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Draft Ballot 2014 Hugo Awards – The Fiction Categories (Best Novel, Best Short Story, Best Novelette, Best Novella)

March 29, 2014

You can find my other nominations for the 2014 Hugo Awards here:

I left this category till last in an effort to give myself as much research time as possible but in truth, I am as pessimistic about the state of the field as I was this time last year when I struggled to pull together a list of stories and novels that I actually liked. This year, my defeatism was less pronounced in that I did at least try to read the stuff that people were talking about, just without actually enjoying any of it.

My alienation has quite a lot to do with the fact that I’ve used my Interzone columns as an excuse to re-examine how I approach the field and how I form judgements about what it is that I want to read. What I found is that I arrived on the shores of science fiction in search of a very specific affect: I wanted fiction that would peel back the skein of human comfort and expose the true mechanics of the world using a fictional world as its delivery vector. I’m not sure what it is about this desire for a greater understanding of real world events and processes that’s supposed to make me want to read whimsically deconstructed fairy tales, escapist power fantasies and hollow experiments in meta-fiction but I have definitely reached a point where I no longer trust the field to deliver works that I want to read. More on this when I get to the short fiction categories.

NB – As in my other nomination posts, I’ll be putting up links to other nomination posts. People should feel free to link to their posts in the comments but anyone putting themselves forward for ‘consideration’ will have their comments deleted.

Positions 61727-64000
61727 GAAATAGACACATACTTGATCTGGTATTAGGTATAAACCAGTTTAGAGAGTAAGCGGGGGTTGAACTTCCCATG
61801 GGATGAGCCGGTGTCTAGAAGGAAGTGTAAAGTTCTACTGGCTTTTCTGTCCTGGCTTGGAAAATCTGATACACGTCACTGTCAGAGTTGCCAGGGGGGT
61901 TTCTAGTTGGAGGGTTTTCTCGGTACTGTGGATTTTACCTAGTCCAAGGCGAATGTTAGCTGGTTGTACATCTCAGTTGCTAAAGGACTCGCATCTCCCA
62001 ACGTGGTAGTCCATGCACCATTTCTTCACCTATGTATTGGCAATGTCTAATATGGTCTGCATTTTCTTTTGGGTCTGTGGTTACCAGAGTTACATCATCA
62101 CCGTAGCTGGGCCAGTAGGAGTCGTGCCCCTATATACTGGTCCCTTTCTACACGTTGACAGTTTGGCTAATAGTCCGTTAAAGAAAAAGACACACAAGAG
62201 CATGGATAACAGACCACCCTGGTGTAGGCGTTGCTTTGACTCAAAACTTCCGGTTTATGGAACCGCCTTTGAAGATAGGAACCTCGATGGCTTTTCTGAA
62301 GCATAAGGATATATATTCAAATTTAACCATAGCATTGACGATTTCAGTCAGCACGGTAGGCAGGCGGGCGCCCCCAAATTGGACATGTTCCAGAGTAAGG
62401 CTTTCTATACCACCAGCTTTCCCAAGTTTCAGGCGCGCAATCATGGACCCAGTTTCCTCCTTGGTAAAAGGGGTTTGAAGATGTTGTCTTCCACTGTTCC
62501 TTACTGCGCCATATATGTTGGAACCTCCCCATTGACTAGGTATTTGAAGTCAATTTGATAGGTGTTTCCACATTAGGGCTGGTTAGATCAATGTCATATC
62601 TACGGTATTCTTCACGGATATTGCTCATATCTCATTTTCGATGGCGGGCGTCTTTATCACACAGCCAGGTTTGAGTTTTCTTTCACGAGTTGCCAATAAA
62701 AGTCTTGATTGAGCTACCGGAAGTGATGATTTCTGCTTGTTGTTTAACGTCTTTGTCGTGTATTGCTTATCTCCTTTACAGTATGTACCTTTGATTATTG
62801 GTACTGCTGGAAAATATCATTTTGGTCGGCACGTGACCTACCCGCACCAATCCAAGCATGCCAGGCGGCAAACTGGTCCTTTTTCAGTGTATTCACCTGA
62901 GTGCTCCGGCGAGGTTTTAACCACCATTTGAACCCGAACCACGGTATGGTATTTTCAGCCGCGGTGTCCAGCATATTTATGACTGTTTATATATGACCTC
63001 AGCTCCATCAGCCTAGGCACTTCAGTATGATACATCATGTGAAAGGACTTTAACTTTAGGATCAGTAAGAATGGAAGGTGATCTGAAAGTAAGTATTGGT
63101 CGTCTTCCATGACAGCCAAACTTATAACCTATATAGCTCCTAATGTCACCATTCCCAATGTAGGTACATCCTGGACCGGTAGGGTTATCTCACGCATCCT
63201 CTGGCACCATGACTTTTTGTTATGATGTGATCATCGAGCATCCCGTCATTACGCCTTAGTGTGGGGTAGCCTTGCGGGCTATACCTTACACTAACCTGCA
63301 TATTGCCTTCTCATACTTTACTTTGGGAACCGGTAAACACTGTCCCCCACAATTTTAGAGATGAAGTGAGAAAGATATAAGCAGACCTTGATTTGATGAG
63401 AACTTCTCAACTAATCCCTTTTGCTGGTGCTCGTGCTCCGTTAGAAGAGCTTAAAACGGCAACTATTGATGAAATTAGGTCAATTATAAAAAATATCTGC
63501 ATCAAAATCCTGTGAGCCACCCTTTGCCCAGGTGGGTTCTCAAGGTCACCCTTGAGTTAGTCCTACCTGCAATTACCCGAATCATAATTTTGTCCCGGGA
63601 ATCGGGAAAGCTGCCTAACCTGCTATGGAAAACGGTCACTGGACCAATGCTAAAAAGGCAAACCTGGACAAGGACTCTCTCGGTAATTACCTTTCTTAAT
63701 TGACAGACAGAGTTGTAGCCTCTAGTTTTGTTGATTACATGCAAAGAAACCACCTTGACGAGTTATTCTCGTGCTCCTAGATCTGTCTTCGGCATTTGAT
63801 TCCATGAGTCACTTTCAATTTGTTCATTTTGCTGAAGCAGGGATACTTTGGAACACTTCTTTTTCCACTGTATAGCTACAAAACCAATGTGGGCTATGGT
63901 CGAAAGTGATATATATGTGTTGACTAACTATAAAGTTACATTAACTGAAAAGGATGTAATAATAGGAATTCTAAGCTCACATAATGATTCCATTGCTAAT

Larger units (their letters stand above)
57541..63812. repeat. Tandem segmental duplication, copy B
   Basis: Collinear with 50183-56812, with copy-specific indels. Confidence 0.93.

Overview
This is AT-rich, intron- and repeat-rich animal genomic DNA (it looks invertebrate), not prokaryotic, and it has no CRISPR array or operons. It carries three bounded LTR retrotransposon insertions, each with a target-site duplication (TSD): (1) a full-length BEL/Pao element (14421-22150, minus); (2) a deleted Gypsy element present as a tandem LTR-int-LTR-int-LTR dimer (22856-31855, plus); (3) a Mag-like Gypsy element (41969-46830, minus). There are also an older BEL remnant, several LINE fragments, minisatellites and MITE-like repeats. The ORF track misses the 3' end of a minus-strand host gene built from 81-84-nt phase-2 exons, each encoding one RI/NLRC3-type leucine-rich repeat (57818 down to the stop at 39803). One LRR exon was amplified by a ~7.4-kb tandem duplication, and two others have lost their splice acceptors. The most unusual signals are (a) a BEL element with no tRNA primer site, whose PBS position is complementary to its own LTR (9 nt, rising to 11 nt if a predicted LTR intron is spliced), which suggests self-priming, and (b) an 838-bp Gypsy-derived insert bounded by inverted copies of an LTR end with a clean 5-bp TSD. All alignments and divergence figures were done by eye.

hugologo

My Nominations for Best Novel

  • Empty Space: A Haunting, by M. John Harrison – I nominated this last year as it was eligible by virtue of its having been released in the UK and I’m nominating it again this year by virtue of it having been released in the US. Less a series of novels than a mortuary slab, the K-Tract novels lovingly removes each and every organ from the body of science fiction and casually tosses them onto an enormous flaming pyre. Difficult to the point of wilful perversity, the novels use the trappings of science fiction to create a world so profoundly incomprehensible that even the most banal of personal truths assume the size and shape of religious revelation. Filled with experiments in narrative, character and thematic juxtaposition, Empty Space assumes that its readers will be familiar with both Light and Nova Swing but uses that familiarity against them by subtly messing with their memories of both books. The point is to set the counter back to zero, to rid science fiction of the complacency and nostalgia that have held it back for the best part of a generation. Cutting as he burns, Harrison strips science fiction of everything but a mystery and an urgent need to understand. This is a challenge. This is a struggle. This is the primal scream of a new science fiction waiting to be born. This is without a doubt the single most important science fiction novel of the 21st Century.
  • Love is the Law by Nick Mamatas – Much like Empty Space, Love is the Law is a book about the psychological pitfalls of genre literature. However, while Empty Space picks a fight with the principles and methods of science fiction, Love is the Law sets out to roll back the re-enchantment of the world. Set in the 1980s, the book follows a teenage punk as she tries to find the person responsible for killing the man who was teaching her about Trotskyism and the occult. The choice of these two ideologies is hardly accidental as both are incredibly rigorous and complex theories that purport to explain the world despite having only a tenuous connection to reality. Laden down with these two complex and mutually exclusive belief system’s the book’s protagonist wanders around her decaying neighbourhood finding nothing but incontrovertible and yet hopelessly ambiguous evidence that vast incomprehensible forces are at work in her life. This ambiguity is why I am choosing to nominate the book but the real delights of Love is the Law lie in Mamatas’s ability to capture a messed-up time, a messed-up character and the way in which she tries to use a messed-up belief system to make meaningful choices about her own life.